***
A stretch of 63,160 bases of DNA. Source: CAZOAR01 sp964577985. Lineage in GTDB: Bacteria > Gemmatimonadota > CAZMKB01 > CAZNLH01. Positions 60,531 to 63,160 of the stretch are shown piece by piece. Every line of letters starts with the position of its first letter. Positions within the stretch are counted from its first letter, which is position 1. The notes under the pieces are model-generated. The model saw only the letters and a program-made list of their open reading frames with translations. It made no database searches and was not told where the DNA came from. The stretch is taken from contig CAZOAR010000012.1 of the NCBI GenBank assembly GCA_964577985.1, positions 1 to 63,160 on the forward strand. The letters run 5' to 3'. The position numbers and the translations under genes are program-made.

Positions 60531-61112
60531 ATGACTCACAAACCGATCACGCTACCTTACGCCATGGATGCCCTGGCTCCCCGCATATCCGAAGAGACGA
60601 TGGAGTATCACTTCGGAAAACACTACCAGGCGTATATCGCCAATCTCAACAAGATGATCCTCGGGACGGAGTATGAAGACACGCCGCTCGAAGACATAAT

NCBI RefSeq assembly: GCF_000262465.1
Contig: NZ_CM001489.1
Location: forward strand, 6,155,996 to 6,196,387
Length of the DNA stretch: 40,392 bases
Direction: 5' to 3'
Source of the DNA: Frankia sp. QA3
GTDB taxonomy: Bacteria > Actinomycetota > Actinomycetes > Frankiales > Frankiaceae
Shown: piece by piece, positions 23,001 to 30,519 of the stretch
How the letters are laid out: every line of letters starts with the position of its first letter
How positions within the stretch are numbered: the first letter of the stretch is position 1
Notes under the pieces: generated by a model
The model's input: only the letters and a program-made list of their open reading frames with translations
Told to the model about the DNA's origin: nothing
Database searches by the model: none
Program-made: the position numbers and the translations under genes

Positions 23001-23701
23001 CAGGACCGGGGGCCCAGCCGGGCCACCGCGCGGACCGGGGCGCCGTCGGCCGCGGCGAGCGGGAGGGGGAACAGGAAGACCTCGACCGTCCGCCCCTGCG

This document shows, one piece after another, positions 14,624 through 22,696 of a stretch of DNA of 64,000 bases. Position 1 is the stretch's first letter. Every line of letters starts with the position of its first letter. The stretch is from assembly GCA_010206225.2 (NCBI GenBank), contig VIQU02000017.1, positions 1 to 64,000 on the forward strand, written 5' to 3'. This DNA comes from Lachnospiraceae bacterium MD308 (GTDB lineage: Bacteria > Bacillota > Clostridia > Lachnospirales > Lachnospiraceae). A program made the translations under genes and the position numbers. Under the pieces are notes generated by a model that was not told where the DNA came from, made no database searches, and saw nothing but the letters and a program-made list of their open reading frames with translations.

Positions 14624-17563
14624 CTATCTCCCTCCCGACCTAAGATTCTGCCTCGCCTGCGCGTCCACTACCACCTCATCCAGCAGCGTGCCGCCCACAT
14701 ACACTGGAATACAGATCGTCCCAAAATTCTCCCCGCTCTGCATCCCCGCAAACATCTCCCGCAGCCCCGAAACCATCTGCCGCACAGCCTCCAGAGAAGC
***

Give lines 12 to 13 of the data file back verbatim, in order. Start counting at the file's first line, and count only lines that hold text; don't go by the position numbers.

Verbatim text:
Shown: piece by piece, positions 23,001 to 30,519 of the stretch
How the letters are laid out: every line of letters starts with the position of its first letter